Given the tattered state of our banks and the tarnished reputation of our bankers, you'd be forgiven for thinking that there couldn't be a worse time to launch a web service aimed at bringing currency trading to the masses. But that's just what eToro is – a trading platform designed to let the average punter play too.
Currency trading is, of course, nothing new. What makes eToro unique is how, to use the well worn internet cliché, it attempts to democratise the business of currency trading.
Traditionally the foreign exchange markets have been a closed shop, the sovereign territory of old-boy bankers with pots of cash and an understanding of how the markets work. eToro, on the other hand, is open to anybody with a credit card or a PayPal account.
Online you'll find thousands of people pushing pennies or virtual stacks of cash around the markets, many of them more than willing to help each other along. You can also practice making money out of less money using the site's training mode, which uses virtual cash.
The site also prides itself on having an interface which makes the undeniably complex business of trading currencies appear child's play.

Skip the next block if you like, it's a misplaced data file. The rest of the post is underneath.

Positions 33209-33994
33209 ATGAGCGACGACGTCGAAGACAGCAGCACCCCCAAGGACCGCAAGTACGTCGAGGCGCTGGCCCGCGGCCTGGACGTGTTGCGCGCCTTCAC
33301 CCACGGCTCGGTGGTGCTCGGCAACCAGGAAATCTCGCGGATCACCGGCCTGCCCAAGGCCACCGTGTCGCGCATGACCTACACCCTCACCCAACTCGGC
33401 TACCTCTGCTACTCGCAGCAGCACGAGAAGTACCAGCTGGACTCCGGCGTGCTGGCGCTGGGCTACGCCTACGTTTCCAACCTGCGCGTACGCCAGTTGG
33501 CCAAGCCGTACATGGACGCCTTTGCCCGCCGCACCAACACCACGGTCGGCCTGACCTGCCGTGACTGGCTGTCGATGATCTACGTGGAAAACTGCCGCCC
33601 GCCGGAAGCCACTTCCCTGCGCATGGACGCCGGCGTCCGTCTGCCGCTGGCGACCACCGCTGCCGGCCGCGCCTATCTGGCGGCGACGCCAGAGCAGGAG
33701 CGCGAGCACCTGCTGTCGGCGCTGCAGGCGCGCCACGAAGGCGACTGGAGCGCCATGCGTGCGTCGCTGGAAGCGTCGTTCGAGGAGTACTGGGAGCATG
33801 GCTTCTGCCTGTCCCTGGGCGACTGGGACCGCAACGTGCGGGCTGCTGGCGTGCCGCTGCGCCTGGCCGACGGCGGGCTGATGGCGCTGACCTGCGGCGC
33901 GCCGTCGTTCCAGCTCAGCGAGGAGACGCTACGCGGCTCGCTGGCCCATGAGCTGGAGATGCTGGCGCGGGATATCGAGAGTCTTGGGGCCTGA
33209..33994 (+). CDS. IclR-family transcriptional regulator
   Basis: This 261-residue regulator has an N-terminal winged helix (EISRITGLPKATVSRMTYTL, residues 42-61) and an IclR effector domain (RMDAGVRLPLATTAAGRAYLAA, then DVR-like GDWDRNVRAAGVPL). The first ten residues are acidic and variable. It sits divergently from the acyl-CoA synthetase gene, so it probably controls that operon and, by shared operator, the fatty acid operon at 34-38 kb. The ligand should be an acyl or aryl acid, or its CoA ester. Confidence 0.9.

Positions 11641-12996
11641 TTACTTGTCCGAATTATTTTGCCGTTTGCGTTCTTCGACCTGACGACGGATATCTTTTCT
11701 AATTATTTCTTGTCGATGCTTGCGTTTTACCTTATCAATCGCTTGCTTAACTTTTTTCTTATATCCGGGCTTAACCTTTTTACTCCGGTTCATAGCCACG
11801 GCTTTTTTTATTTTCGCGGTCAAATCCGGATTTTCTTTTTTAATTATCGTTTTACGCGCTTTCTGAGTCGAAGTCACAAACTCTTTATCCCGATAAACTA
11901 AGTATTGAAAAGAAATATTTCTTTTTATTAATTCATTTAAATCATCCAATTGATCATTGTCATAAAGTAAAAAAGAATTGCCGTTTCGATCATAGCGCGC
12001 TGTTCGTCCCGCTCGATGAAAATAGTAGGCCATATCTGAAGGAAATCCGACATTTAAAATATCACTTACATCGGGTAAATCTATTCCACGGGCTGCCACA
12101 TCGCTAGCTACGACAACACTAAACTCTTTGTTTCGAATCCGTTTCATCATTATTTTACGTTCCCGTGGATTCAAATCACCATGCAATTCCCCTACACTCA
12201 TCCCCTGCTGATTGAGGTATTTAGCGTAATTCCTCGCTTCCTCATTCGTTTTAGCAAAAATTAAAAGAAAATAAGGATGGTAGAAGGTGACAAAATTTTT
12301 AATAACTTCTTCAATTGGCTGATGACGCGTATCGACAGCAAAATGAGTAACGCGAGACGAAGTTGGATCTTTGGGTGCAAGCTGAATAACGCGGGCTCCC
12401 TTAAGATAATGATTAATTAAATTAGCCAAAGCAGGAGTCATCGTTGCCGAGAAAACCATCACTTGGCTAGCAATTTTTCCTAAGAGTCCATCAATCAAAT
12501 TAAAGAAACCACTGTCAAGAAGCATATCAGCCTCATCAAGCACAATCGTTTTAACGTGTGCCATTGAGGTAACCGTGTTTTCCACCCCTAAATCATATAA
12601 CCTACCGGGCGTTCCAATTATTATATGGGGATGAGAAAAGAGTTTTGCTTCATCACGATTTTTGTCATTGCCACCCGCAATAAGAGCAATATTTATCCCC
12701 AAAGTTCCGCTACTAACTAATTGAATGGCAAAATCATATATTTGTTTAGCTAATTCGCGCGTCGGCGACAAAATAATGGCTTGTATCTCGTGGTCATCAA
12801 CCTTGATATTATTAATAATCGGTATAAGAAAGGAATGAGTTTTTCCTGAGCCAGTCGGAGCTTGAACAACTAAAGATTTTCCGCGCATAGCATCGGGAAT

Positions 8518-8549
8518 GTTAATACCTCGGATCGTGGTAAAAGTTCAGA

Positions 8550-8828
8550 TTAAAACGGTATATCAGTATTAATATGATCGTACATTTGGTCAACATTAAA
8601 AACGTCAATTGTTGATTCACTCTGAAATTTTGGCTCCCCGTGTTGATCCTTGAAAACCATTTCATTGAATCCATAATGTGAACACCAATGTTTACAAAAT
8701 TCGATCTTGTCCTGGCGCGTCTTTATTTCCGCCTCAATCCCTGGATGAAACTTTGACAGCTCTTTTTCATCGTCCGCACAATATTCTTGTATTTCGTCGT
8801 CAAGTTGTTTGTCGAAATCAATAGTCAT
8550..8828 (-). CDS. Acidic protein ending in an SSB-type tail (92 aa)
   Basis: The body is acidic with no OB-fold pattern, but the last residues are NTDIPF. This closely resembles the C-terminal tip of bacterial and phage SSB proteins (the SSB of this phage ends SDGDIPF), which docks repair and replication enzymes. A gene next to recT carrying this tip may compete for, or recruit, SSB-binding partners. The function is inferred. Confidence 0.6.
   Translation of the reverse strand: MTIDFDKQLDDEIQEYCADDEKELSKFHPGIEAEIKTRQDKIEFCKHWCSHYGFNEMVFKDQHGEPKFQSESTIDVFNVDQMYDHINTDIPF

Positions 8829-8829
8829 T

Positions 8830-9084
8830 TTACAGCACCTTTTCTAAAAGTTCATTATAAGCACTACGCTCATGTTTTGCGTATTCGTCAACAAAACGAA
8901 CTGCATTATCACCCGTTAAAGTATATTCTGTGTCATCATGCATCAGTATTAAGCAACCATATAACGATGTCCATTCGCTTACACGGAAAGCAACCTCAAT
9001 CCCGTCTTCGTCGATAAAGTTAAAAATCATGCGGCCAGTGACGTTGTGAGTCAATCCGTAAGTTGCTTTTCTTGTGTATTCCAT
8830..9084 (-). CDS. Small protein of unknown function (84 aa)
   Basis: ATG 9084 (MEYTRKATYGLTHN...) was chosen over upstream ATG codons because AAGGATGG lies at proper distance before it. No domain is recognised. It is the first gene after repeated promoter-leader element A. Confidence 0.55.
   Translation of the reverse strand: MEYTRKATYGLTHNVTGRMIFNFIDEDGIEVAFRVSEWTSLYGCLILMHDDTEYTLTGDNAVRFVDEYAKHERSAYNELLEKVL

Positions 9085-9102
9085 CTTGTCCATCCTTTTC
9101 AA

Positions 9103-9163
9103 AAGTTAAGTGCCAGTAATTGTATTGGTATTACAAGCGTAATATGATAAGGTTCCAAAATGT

The second-by-second change in the dollar against the yen can, for example, be shown as a sprint race between cartoon characters. Those old boy bankers would likely see the same thing as a sea of blinking figures and spidery graphs.
In use the site does indeed make the business of buying this, selling that and keeping an eye on the price of the other appear deceptively easy.
By comparison, some online share dealing services we've used couldn't make the business more frightening and Delphic if they'd purposefully tried to put you off the whole thing.
If you're interested in currency trading, eToro is certainly a cracking tool. Don't be fooled, though: it really is a frighteningly complex business and, as they say on all online trading forums, DYOR – Do Your Own Research.
Follow this maxim and at worst you'll learn lots about the business and enjoy yourself while doing so.
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